I started working in the business in 1991 as an apprentice at a sound shop in Mt. Vernon. In 1997 someone at the sound shop told me they were looking for a sound man at DTH to go on tour. I spent 8 years with DTH and loved every second. Mister showed me that Brown people can do this too in all aspects, from being on stage to behind the scenes. Just last night at an opening night party for Hamilton here in Boston, a couple of the cast members were dancing to some music but adding ballet to an R&B song, I ran over and told them "hi, hi, chin up...ahhhh thank you." We laughed and they asked how do you know about chin up? I told them Arthur Mitchell would tell the dancers this all the time. I will forever be grateful for the opportunity that you gave me, Mr. Mitchell.
—Anthony Jones, former sound technician for DTH
The first time I had seen or heard of DTH was in 1974. I had been taking ballet at the Houston Ballet Academy for 2 years and was ready to quit. I didn't feel like it was for me. Once I saw an African-American ballerina for the first time, I realized I hadn't seen one. Arthur Mitchell and DTH birthed dreams. Seeing the ballerina I looked up to all my years dancing, Virginia Johnson, gave me the connection to become a ballerina! It changed my life forever. I had to dance at that point, and the Firebird was my goal! I got to wear brown tights in the 1980s because DTH did and Ben Stevenson acknowledged the importance of it!!
—Lauren Anderson, former Houston Ballet principal dancer
When Mr. Mitchell would coach me, he would say, "Baxter you that boy from Texas, I like you...I see show business is in your blood...see you want to learn everything, the business and the stage." He taught us that DTH was our home, 466 West 152nd street, being a somewhat parent to the new ones at that time. It was a way that everyone stayed disciplined. Mr. Mitchell had an eye for talent and it rubbed off on all of us. So much I can say....from Broadway to film he mentored, I was a DANCER from DTH, something about a DTH dancer you had that Mitchell Pride he would instill in everyone that crossed his path....which always kept me working in the business. I love show business. You will truly be missed. Thank you, Arthur Mitchell. May the grace of God always be with us.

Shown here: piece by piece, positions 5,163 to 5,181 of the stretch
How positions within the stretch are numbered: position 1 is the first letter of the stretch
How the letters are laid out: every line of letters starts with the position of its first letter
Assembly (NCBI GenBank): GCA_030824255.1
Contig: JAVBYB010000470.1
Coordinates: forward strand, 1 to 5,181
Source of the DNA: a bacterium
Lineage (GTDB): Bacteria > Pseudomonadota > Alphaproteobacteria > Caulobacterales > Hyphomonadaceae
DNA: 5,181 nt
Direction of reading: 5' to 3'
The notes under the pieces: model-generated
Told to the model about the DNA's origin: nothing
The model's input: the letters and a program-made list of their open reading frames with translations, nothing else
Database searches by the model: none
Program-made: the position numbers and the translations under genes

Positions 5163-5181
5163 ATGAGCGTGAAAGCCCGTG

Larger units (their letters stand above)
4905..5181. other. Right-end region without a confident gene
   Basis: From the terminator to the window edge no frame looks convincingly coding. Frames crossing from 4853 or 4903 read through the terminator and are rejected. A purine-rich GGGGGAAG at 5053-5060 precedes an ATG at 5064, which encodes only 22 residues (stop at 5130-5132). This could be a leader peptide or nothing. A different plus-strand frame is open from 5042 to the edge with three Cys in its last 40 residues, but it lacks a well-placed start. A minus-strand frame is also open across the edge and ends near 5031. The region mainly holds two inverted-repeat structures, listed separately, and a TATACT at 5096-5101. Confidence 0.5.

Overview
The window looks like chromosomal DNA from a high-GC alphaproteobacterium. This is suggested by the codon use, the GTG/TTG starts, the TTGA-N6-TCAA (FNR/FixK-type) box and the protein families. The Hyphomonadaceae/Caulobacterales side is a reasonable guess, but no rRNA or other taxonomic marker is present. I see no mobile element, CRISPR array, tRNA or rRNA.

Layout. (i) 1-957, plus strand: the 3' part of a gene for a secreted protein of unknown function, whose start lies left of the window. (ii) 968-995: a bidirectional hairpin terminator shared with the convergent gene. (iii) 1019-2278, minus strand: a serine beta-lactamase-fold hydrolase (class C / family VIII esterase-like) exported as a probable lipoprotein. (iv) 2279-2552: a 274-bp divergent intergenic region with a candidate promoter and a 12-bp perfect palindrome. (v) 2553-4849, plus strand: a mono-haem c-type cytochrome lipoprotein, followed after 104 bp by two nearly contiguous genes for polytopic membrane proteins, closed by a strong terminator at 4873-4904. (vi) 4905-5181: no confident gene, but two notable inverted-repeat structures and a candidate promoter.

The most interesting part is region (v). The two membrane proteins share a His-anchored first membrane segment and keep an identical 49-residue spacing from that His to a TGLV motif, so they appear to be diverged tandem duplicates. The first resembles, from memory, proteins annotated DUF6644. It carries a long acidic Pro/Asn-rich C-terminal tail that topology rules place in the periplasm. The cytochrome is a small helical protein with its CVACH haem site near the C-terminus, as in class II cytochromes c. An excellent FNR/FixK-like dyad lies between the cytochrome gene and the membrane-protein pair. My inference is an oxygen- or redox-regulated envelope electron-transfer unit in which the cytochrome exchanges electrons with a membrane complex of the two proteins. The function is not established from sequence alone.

—Minister Dwight Baxter
For years, while in the corps de ballet of Dance Theatre of Harlem, I dreamed of one day being the ballerina to get Mr. Mitchell from the wings, and when that moment finally came, it was a cherished honor, a moment when all our disagreements vanished, and I was so was so proud to receive his knowing gaze.
—Tai Jimenez, former DTH principal dancer
When I think of all the remarkable things Arthur Mitchell did during a time in history when the odds were against him, it gives me reason to pause. Quite simply, Arthur Mitchell changed the world! Thinking how several companies are now creating tights, ballet shoes, and character shoes which complement and enhance the line and look of legs of dancers of color can be directly attributed to his insistence that DTH dancers dyed their tights and shoes to match their skin tones. Mr. Mitchell was an innovator, an architect, if you will, and definitely someone who followed the beat of his own drum. And he let nothing get in the way of what he wanted to achieve. I was leaving my position as the director of a well-known school in NYC after a particularly tumultuous tenure. Mr. Mitchell called and told me to come and see him. Notice I said "told" and not "asked"! He wanted to know what happened, and I told him. He looked at me with that glint in his eye and said, "You know, people had forgotten that school existed until you came along. Your work there is done! It's time for a bigger dream. But no matter how badly you feel about all of the work you have done there and it not having been appreciated, you WILL NOT let them steal your spirit!" Needless to say, I was a puddle of tears…